Update 2017-12-11: I see this doesn't work with current Firefox (57) and Chrome (63). Not sure when and why this stopped working, or how to fix it. But now, I think the accepted answer by Hendy Irawan is superior.

14
  • I needed this for something that I am doing. Great help, thank you. With mine I wasn't using the window as the scrolling pane was a div within the html. So I had to change floatingHeaderRow.css("top", Math.min(scrollTop - offset.top, $(this).height() - floatingHeaderRow.height()) + "px"); to floatingHeaderRow.css("top", scrollTop + "px"); as with the code you had the table header was jumping further down the page to eventually disappear off the page.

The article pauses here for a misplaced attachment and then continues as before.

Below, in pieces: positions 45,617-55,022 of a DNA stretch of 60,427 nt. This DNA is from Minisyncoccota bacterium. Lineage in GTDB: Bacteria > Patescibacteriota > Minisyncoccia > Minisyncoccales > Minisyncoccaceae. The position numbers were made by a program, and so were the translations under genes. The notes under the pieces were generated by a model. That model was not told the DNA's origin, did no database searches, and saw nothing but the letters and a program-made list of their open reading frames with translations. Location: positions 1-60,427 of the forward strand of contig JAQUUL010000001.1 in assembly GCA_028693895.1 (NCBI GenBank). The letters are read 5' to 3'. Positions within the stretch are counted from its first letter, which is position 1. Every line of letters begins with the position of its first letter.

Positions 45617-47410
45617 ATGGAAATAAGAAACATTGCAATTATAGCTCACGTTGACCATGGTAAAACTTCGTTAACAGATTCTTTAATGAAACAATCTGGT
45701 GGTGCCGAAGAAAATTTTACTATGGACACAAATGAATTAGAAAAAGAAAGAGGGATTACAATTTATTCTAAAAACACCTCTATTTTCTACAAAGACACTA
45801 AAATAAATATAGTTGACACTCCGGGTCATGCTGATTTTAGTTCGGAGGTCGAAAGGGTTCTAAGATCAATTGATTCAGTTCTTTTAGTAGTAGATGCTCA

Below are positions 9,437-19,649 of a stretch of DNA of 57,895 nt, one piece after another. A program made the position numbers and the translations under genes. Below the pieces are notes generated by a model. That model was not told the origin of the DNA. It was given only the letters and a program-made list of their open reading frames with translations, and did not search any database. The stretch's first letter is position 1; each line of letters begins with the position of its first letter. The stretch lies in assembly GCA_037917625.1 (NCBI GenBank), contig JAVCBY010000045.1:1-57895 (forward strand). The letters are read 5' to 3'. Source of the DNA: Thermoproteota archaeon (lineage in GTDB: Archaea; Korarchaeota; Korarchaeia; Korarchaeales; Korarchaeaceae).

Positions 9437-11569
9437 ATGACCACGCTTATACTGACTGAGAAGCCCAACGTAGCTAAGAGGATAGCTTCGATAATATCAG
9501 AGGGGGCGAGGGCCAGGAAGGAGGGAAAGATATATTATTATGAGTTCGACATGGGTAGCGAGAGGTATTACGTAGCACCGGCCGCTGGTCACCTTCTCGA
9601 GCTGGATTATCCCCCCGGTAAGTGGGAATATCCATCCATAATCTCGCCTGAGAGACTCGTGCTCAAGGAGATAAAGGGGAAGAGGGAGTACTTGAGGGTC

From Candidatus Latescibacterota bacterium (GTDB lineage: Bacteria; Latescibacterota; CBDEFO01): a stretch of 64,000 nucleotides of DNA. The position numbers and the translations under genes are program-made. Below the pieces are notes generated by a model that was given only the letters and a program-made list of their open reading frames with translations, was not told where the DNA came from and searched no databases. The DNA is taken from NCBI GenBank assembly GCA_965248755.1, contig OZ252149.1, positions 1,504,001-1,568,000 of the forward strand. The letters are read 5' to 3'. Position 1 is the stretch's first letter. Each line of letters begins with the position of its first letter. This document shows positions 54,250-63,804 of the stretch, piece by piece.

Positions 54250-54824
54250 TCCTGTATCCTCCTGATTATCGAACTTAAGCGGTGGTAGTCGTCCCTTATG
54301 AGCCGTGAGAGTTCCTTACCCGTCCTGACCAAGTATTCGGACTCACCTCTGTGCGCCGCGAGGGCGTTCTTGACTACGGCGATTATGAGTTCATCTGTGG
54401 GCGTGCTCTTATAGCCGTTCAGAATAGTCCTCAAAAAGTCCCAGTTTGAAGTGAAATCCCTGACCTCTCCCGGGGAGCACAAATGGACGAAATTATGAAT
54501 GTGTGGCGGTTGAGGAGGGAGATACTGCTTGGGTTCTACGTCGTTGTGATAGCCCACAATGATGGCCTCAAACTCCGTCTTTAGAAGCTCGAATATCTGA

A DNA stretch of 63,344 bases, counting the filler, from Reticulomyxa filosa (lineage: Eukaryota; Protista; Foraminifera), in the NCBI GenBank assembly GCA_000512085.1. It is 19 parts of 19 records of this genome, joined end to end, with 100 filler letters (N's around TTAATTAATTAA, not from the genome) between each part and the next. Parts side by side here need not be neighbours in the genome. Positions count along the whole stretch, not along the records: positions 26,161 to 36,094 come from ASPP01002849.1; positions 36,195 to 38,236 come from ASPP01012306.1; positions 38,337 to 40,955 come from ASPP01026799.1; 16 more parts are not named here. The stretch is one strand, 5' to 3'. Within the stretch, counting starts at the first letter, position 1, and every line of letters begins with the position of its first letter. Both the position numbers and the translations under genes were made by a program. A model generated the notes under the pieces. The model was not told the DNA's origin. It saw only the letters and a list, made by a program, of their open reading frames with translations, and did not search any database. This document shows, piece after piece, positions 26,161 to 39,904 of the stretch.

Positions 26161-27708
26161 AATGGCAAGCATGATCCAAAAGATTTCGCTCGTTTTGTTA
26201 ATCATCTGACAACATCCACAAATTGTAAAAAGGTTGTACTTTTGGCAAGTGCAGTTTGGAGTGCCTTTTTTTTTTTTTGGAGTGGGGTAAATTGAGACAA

– Nalum
    Feb 7 '11 at 11:39
  • 1
    I am trying to implement this in my table. I am having an issue with header width. The data in the rows are values pulled from a db, as such are a random length. Before you scroll, the headers are in their auto-inherited size, but once you scroll, it resizes the headers to wrap around the header names, and thus are a much smaller width so the headers don't actually track on top of their respective column. How can I fix this issue?
    – JonYork
    Aug 19 '11 at 3:56
  • Hmm I'm not sure, based on your description. I suggest 1) if possible, show an example online; 2) ask it as a question on StackOverflow. Aug 20 '11 at 11:21
  • @JonYork I had exactly the same issue. My problem was using <td> in the header instead of <th> so it couldn't apply the each column's width to non-existent <th> (see // Copy cell widths from original header part of the code). @Craig McQueen, please edit your answer so nobody else makes this mistake.
    – aexl
    Jan 25 '12 at 20:29